Sen. Dianne Feinstein is pressing fire officials to come up with a wildfire protection plan for Lake Tahoe by August.
At a fire prevention forum, Feinstein, D-Calif., said the threat of a major blaze threatens to undo recent environmental gains made at the scenic Sierra Nevada lake straddling the California-Nevada border.
"I am here today to call upon the Tahoe community to once again unite - this time to help save the lake and surrounding basin from a conflagration which could turn the forests to ash, which could send sediment tumbling into the lake, which could destroy homes and businesses," she told Saturday's gathering.
Feinstein, a forum organizer, was a prime sponsor of the Healthy Forests Restoration Act signed into law by President Bush last year. The legislation speeds fuels reduction projects and reduces some requirements for environmental reviews.
The forum drew about 175 fire officials, foresters and community leaders to Lake Tahoe Community College in South Lake Tahoe.
The gathering's purpose was to ensure that a community fire prevention plan is ready to go before the Lake Tahoe Environmental Summit in August. The plan then will go to California and Nevada forestry departments for action before being sent to the U.S. Forest Service.
Fire officials hope Lake Tahoe can be among the first places in the nation in line to get a portion of the $760 million authorized by the federal act.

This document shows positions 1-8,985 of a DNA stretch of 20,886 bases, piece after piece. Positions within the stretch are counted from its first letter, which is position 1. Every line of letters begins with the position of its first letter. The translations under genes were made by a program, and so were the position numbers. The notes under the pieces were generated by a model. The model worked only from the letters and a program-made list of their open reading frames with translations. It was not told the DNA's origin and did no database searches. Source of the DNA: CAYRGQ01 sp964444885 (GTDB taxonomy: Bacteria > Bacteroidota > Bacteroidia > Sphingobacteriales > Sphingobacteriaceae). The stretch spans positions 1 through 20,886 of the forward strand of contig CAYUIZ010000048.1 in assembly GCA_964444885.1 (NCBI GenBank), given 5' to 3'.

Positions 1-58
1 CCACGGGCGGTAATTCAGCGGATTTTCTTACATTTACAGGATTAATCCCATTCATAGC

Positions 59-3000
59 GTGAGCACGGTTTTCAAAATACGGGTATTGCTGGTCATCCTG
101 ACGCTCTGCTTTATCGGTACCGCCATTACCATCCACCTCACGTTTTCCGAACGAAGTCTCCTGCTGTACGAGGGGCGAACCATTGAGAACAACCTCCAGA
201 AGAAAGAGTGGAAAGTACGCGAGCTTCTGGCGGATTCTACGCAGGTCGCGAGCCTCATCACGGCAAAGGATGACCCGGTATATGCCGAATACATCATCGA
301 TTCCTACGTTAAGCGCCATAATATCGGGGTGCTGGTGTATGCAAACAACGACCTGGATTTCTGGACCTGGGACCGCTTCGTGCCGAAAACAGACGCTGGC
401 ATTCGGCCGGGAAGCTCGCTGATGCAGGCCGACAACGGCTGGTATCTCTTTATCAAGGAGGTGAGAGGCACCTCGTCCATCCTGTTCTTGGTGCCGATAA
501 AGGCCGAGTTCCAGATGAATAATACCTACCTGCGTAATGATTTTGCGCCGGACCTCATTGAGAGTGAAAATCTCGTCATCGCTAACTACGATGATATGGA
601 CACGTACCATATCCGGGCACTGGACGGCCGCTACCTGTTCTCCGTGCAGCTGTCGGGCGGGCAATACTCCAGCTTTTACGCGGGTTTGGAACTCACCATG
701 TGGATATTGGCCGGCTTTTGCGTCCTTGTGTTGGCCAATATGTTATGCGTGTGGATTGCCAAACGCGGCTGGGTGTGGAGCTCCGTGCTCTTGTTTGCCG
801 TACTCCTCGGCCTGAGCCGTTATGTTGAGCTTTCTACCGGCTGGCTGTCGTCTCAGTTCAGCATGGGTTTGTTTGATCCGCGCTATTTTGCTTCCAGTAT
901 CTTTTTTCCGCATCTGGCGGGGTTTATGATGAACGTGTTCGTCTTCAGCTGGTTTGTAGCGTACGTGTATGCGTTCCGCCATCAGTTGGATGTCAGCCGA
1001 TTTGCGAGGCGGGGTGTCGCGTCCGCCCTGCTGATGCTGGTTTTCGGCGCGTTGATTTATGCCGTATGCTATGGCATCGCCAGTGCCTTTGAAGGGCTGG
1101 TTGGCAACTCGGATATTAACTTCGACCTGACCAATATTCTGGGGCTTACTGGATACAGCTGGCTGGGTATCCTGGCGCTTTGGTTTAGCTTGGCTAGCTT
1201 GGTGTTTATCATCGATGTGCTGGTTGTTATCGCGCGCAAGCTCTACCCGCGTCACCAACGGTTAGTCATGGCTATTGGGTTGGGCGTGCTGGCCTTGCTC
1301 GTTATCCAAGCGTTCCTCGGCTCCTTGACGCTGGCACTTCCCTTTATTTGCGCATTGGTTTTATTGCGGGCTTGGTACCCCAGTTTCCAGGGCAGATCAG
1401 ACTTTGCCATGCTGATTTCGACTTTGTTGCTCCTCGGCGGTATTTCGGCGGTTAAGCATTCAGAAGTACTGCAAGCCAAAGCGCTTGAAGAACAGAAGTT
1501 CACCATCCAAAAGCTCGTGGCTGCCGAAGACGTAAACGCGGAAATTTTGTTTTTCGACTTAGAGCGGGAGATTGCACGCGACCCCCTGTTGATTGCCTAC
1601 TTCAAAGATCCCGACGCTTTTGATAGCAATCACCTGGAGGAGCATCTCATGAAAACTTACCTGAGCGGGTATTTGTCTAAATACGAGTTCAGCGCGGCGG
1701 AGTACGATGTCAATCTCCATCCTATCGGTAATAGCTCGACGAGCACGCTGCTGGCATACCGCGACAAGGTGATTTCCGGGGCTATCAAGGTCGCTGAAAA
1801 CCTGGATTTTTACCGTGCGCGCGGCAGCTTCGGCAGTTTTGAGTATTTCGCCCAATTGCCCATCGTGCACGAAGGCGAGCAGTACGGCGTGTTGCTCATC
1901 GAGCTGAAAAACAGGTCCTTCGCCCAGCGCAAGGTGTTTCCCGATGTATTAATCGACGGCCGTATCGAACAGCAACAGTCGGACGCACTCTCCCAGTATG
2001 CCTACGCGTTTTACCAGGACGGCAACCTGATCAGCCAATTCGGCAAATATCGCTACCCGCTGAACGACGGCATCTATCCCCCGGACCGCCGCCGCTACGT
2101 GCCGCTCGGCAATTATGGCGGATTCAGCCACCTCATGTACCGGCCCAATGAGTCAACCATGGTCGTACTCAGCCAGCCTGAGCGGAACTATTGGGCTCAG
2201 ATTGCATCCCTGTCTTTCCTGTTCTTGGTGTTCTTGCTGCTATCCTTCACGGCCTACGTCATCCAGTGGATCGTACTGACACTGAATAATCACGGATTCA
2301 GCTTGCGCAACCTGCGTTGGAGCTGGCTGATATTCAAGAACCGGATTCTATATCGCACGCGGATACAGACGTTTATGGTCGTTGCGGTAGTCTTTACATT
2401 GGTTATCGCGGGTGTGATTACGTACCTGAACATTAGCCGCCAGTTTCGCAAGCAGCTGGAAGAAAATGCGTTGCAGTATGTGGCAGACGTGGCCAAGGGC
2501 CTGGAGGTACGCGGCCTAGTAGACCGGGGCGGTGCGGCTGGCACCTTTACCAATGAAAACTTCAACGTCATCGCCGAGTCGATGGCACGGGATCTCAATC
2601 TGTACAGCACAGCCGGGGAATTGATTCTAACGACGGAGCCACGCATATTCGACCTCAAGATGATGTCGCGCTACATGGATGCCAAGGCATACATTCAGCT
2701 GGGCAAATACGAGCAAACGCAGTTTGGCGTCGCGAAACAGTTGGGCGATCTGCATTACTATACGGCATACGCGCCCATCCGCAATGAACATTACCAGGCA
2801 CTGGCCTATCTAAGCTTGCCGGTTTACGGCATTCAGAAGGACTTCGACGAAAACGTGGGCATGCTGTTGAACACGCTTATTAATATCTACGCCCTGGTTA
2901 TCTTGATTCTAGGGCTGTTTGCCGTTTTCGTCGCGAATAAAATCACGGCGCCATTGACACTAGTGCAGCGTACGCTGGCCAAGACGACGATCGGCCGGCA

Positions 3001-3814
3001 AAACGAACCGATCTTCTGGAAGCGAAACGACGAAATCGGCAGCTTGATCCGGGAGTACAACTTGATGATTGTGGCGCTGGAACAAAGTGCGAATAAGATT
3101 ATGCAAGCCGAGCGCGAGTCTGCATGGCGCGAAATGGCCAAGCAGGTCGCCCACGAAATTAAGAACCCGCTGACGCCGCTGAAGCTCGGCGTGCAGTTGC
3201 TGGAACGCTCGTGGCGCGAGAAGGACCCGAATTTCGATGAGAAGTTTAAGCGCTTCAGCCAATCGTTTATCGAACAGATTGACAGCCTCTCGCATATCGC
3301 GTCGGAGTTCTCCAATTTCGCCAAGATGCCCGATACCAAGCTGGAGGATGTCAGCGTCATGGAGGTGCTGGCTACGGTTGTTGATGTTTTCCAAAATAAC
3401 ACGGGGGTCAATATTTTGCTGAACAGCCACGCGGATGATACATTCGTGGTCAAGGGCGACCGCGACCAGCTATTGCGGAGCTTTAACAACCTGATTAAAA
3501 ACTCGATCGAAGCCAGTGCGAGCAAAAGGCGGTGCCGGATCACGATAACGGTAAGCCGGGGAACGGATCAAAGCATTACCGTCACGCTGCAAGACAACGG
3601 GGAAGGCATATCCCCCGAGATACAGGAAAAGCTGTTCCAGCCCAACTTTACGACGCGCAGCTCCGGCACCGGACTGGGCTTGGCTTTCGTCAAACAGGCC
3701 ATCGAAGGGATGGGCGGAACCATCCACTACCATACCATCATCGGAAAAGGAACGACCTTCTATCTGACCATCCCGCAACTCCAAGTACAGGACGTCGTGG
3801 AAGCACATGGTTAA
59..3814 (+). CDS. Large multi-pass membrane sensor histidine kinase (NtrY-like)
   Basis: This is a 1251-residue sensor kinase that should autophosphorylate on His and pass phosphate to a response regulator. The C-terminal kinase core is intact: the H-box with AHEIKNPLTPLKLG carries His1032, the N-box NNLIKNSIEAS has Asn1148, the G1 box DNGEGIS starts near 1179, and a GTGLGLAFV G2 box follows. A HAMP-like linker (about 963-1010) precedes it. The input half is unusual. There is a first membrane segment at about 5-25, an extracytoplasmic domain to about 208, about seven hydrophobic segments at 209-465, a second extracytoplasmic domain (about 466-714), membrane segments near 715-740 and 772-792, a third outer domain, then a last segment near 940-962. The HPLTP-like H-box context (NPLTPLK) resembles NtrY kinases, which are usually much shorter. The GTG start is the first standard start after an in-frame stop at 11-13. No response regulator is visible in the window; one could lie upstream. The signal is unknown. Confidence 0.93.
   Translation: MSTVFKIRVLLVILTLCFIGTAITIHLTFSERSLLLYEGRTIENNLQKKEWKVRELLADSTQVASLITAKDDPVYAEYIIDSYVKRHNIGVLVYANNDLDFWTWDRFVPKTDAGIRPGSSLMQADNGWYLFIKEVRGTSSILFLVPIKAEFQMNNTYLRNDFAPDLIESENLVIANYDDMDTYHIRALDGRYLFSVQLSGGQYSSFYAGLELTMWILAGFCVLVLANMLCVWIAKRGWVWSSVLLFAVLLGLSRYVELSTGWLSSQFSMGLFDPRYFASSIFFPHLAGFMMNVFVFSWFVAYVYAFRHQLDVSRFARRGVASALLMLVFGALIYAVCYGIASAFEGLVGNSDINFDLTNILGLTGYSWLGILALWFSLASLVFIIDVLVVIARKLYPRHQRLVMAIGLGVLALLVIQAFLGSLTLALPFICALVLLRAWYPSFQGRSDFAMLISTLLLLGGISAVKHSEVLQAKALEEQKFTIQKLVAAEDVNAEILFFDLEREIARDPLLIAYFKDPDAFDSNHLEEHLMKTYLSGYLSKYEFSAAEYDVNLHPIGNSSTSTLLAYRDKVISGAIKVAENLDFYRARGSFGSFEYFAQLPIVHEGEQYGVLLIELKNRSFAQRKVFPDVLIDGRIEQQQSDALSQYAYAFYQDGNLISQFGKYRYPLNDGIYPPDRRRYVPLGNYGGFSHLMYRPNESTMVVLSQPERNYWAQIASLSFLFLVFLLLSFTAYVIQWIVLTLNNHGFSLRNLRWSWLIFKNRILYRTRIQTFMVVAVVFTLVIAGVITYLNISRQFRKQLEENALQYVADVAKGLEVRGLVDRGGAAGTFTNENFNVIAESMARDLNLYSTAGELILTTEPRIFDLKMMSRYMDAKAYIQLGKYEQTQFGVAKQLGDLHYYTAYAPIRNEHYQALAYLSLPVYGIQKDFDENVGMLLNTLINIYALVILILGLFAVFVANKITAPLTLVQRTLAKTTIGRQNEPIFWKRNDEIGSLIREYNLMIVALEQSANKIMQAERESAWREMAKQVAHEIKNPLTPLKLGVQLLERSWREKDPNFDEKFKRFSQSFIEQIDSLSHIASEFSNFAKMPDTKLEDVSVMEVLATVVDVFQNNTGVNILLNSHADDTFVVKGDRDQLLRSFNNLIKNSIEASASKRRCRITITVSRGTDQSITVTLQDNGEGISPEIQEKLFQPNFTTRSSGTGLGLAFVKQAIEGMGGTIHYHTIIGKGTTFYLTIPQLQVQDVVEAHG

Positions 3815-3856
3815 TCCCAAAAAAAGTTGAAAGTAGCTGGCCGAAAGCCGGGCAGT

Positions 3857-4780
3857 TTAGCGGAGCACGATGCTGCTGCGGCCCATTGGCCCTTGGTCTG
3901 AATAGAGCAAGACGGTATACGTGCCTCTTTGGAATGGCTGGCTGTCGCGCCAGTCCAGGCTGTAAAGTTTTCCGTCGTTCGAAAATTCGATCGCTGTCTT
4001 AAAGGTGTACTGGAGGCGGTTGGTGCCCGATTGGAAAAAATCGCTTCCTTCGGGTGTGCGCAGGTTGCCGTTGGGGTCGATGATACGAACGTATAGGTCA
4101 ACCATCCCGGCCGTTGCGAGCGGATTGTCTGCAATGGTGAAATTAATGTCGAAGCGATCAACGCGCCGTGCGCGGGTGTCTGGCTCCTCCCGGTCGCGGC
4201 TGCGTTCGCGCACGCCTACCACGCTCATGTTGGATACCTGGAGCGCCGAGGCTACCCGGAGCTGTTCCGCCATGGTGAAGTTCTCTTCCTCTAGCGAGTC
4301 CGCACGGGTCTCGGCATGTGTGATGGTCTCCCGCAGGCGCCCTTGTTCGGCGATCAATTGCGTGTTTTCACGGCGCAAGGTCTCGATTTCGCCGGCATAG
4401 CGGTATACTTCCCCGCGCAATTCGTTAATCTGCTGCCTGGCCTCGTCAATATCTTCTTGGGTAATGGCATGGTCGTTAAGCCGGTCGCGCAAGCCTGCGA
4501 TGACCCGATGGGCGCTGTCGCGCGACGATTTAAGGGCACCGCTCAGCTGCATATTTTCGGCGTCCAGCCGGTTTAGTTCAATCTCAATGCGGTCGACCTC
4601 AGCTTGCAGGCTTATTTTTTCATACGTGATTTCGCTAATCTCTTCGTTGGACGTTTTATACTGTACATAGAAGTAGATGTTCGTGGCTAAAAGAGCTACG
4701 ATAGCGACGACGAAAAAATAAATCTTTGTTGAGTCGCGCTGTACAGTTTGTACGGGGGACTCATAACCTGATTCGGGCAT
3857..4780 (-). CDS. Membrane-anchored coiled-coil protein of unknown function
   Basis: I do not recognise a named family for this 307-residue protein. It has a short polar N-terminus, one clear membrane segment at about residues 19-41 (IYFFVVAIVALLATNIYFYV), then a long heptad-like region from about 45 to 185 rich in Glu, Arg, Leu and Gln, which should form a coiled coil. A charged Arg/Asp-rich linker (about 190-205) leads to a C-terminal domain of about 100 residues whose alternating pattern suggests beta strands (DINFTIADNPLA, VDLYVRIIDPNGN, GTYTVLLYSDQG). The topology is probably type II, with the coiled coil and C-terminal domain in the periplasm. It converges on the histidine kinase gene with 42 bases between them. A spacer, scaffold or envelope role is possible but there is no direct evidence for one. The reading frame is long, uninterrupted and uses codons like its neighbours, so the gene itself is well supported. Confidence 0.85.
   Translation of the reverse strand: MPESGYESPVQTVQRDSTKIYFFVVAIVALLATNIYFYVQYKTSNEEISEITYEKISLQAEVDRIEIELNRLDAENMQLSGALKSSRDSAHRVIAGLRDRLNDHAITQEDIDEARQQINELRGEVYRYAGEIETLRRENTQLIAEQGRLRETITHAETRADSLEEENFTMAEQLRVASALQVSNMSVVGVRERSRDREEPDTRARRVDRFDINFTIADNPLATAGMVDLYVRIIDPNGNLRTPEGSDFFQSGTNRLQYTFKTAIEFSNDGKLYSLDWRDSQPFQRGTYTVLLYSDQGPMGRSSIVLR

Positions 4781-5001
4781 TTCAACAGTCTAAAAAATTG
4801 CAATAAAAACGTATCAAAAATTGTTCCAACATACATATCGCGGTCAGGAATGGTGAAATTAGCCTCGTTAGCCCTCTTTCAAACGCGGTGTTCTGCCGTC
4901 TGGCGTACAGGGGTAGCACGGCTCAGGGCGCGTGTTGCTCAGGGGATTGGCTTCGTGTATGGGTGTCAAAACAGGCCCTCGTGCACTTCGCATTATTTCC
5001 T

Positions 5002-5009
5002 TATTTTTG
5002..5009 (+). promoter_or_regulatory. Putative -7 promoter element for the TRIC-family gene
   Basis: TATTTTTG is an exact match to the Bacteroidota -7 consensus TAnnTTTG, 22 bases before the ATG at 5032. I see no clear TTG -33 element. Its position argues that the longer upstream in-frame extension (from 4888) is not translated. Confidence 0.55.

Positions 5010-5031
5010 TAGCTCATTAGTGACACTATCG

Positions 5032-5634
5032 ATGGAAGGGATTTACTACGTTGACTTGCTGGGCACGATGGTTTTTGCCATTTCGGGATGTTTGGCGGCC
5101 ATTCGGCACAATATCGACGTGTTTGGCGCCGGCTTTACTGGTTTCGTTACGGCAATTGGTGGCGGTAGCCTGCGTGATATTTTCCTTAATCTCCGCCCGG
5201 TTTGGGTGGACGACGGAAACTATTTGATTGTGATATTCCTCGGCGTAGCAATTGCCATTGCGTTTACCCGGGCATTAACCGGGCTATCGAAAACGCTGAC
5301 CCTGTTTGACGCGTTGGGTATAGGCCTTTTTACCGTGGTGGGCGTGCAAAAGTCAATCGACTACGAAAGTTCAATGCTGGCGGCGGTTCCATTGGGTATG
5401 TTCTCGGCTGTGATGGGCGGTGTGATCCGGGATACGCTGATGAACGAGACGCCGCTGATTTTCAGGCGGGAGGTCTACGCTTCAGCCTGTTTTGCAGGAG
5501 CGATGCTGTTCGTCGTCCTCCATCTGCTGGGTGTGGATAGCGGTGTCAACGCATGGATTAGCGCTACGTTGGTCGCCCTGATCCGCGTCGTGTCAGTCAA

"You've given us a big job today," said Brian Schafer, chairman of the Lake Tahoe Regional Fire Chiefs' Association. "I pledge that we will do everything we can to have the plans done in time."
Assemblyman Tim Leslie, R-Tahoe City, another forum organizer, said the protection plan is a key step in preventing catastrophic wildfires such as those that occurred in Southern California last year.
"This is the first time there has been an effort to truly bring everybody together at one time to set a goal and launch off to achieve it," Leslie said.
"With Dianne Feinstein looking you in the eye saying she wants it done by August, there's no way out. They've put themselves in a must-produce situation," Leslie added.
Forest Service spokesman Rex Norman said some Lake Tahoe forests are at eight times their normal density levels and about 40 percent of the Tahoe Basin is at risk of fire.
Without logging and prescribed burning, Norman said, "nature would take care of the over-density problem with consequences that would be totally unacceptable."
Some environmental groups have questioned whether companies will be allowed to cut large, old-growth trees in the name of fire prevention.
But League to Save Lake Tahoe officials think there's some truth to the act's premise that short-term disruptions to the environment are necessary to prevent catastrophic fires.
League spokesman Dan Sussman said he thinks Tahoe will get enough funding to implement thinning projects without adverse environmental impacts.
Feinstein also announced she would introduce legislation this month to provide a tax credit for the biomass industry, which works to convert less valuable forest products into energy.
Regional Forest Service chief Jack Blackwell said the legislation is needed because the industry is facing tough times.
"There were about 60 plants ... today we have 29," Blackwell told the Tahoe Daily Tribune. "Some are hanging on by their fingernails. The forest is choked with overly dense vegetation and that biomass can help us with needs for energy."